In Iggeres HaTeshuvah, the Alter Rebbe explains that if a per­son makes a condition [that he can eat before dawn], the day can still be considered as a fast even though he eats while it is still night [after he has slept]. He does not say which approach he follows with regard to the prohibition mentioned by the Zohar. Nevertheless, even according to the authorities who [ordinarily] forbid [eating], there are situations where permis­sion is granted, as stated above. This is the focus of the statements in Iggeres HaTeshuvah.

Notes: a) With regard to the difference of opinion [whether one may eat before dawn], it would appear that one can infer that the Alter Rebbe’s opinion would be to permit it. [To explain:] Although in his Shulchan Aruch, sec. 89:5, [the Alter Rebbe] quotes the Magen Avraham’s opinion which refers to eating [before prayer] as an expression of arrogance, he does not quote the Magen Avraham’s statement that it is forbidden to eat from midnight onwards. [Nevertheless,] the comparison is not entirely exact, for this is a totally new law.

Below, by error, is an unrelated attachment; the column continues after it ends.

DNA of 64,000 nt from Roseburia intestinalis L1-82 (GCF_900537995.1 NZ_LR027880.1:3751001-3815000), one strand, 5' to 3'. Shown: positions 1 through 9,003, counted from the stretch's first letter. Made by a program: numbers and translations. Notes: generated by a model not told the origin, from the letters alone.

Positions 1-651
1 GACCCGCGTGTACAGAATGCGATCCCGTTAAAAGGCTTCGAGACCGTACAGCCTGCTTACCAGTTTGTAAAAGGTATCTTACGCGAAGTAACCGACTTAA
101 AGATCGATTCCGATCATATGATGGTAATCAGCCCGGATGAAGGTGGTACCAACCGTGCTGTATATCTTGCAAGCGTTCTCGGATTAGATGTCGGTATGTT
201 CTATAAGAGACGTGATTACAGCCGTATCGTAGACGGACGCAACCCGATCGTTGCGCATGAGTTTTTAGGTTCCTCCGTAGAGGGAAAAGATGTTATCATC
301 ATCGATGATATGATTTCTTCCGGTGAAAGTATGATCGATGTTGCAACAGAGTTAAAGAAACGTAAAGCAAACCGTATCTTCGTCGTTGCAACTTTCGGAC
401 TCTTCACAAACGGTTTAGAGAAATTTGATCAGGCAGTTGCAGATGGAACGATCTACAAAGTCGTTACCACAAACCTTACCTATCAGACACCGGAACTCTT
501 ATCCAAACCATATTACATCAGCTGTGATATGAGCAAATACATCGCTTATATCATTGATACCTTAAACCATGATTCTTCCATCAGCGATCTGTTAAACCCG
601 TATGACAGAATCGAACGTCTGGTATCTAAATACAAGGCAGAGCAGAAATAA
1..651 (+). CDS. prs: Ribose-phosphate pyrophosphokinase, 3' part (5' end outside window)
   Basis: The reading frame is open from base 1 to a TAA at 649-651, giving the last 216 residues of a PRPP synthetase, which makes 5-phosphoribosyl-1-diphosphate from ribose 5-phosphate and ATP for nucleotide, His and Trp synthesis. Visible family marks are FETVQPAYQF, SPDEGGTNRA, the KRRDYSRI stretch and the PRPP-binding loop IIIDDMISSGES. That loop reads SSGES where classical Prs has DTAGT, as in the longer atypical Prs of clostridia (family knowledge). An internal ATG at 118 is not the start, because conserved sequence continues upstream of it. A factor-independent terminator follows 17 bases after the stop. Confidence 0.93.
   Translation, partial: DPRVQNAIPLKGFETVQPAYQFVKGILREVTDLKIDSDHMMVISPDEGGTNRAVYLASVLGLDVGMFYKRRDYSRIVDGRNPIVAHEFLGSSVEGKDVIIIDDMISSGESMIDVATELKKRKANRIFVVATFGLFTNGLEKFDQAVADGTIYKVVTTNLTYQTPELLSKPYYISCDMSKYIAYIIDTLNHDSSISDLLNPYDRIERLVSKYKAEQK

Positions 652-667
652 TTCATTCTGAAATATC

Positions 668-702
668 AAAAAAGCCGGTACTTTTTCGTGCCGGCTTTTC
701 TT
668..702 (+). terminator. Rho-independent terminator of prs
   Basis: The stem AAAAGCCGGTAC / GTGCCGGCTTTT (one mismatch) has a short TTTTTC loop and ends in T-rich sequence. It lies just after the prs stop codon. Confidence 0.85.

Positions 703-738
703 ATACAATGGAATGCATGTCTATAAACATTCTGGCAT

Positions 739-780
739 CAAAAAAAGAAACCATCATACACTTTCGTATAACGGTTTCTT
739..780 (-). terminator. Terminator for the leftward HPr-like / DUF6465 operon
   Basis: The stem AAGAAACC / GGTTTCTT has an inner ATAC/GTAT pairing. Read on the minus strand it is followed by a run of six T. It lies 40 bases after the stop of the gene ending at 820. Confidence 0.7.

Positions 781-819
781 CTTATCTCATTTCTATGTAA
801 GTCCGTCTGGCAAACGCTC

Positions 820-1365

b) It is necessary to investigate why Iggeres HaTeshuvah men­tions the need to stop [eating] three hours before dawn.6 This is not the place [for further discussion of the issue].

The Eshel Avraham by R. Avraham of Butshatch, Mahadura Tinyona, Orach Chayim, ch. 89, [rules more stringently and] holds that it is forbidden to eat before dawn only when one will remain awake until the time for prayer comes. This is not the case should one go back to sleep before dawn.

* * *

[Question:] Is it possible to find a source for the custom [practiced by] the Sephardic community in Brooklyn to recite the psalm Mizmor Shir LeYom HaShabbos twice on Friday night?